DO: From a personal point of view, I would love to see a lower bouncing ball for tournament play. I think it would shorten the points and thus speed up play. But the fact is, for 90% of the players, the current ball is much better for them. Remember the V30 of old? You’d go out to play on a cold winter day and you would have better luck getting a rock to bounce than that ball. The ball shouldn’t be a hindrance to learning the game or playing it. Teaching others to play the screens is much more difficult with a lower bouncing ball The average player wants to hit the ball more than a couple of times in a point. They aren’t afforded that opportunity with rocklike balls.

PTM: Why not make two balls: a regular ball and a lower bouncing tournament ball? You’re making two different colored balls already.

DO: To be honest, the sales volume doesn’t support that many choices of balls. In addition, let’s face it, it’s the top player or tournament players at most clubs who decide what ball gets purchased for the club and used at club functions. If a lower bouncing ball is available, that’s what is going to be chosen by the top guys. The needs of the average player are going to get neglected. The only way to grow the sport is to cater to the average players, not the tournament players.

PTM: Speaking of growing the game, what’s Viking doing to help?

DO: We’re heavily involved in junior programs across the country. We sponsor the Viking Cup Child Adult tournament, the Viking Junior Tour, and are major contributors to the APTA Junior Nationals. Supporting juniors is a long-term investment. As for efforts that will result in more immediate growth, Viking was a founding sponsor and currently the sole sponsor of the PPTA. The teaching professionals are the key to growing the sport. Without their support, commitment, and enthusiasm, the sport languishes.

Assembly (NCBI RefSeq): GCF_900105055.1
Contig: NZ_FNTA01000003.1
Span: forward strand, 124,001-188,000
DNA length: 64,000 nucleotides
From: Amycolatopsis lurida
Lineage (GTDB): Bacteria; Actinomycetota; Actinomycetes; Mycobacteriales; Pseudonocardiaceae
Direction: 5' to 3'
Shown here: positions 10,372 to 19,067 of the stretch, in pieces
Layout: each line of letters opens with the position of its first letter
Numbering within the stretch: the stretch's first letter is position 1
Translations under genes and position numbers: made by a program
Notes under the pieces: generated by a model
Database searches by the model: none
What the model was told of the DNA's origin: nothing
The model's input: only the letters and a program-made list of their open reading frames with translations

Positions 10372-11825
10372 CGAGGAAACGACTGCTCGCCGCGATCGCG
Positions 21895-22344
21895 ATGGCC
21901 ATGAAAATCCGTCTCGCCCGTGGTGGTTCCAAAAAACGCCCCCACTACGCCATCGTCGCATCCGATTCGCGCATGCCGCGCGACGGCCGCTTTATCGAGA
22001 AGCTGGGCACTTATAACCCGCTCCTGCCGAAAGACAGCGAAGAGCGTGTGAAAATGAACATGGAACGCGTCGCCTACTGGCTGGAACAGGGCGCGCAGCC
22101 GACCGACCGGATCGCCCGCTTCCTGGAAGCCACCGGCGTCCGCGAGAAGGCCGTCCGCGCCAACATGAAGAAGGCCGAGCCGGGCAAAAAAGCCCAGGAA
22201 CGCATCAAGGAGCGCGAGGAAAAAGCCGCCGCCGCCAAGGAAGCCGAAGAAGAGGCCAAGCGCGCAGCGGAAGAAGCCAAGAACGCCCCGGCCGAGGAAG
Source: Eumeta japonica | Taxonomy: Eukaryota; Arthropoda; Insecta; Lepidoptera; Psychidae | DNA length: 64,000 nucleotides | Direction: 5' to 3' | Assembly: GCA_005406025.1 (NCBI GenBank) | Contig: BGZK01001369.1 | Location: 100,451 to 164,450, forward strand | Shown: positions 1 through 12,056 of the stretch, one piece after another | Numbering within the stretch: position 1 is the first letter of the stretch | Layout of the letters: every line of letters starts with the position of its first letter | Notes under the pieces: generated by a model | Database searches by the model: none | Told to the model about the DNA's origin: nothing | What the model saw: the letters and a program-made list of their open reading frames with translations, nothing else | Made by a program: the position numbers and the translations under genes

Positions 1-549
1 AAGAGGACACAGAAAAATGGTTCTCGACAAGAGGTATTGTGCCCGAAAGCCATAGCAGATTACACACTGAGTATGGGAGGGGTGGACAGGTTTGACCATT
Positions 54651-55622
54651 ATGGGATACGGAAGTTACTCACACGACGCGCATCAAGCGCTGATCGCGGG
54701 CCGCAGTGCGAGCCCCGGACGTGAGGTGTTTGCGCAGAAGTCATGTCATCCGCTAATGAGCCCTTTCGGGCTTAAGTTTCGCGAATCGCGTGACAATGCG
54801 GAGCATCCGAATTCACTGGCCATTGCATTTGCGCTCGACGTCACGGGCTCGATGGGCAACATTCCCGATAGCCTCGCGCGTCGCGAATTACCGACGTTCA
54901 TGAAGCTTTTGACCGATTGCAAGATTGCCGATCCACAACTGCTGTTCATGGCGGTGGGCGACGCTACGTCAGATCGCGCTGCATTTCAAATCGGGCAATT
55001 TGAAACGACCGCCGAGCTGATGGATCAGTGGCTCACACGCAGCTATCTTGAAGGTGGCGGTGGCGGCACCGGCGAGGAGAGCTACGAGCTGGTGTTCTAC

PTM: Viking went to the US Open this past August. How was it?

DO: We set up a booth at the Tennis industry Association Tennis Show that was held in conjunction with the Open at Flushing Meadows. And while I can’t say we had any direct converts to the game, we certainly had hundreds of visitors view the video that we had playing. We had lots of sales reps from other racquet sports companies stop by just to learn about the game. They had all heard the name “platform tennis,” but most had no idea what it actually was. I am hoping they were stopping by to learn about the sport rather than just stopping by to ask David Kjeldsen (CEO of Viking Athletics) about his ever-present Viking horn hat.

PTM: On to personal stuff, rumor has it that you played number one singles at Loyola College for four years. Is it true?

DO: Yes.

PTM: While in college were you playing platform also?

DO: I played a few tournaments here and there, but never had great success. I had a lot of fun and was fortunate enough to play President’s Cup on several occasions.

PTM: Speaking of successes, how does it feel to be platform’s current Men’s
Open Champion as well as the Husband/Wife National Champion?

DO: The Men’s Open was great; however, winning the Husband/Wife was the toughest challenge of my life. But that is officially off the record, right?
The 34-year-old Sales Manager for Viking Athletic and the 2003 APTA Men’s Open and Husband/Wife Champion discusses new paddles, the ball market, and recent media exposure for platform tennis.

David Ohlmuller was inducted into the Hall of Fame in 2013.

His playing career was impacted by a serious “hit and run” injury in 1996 while he was walking in Manhattan. His mother Ginna, who was the Executive Secretary of the APTA at the time, had to resign her position to help David with the extensive recovery process.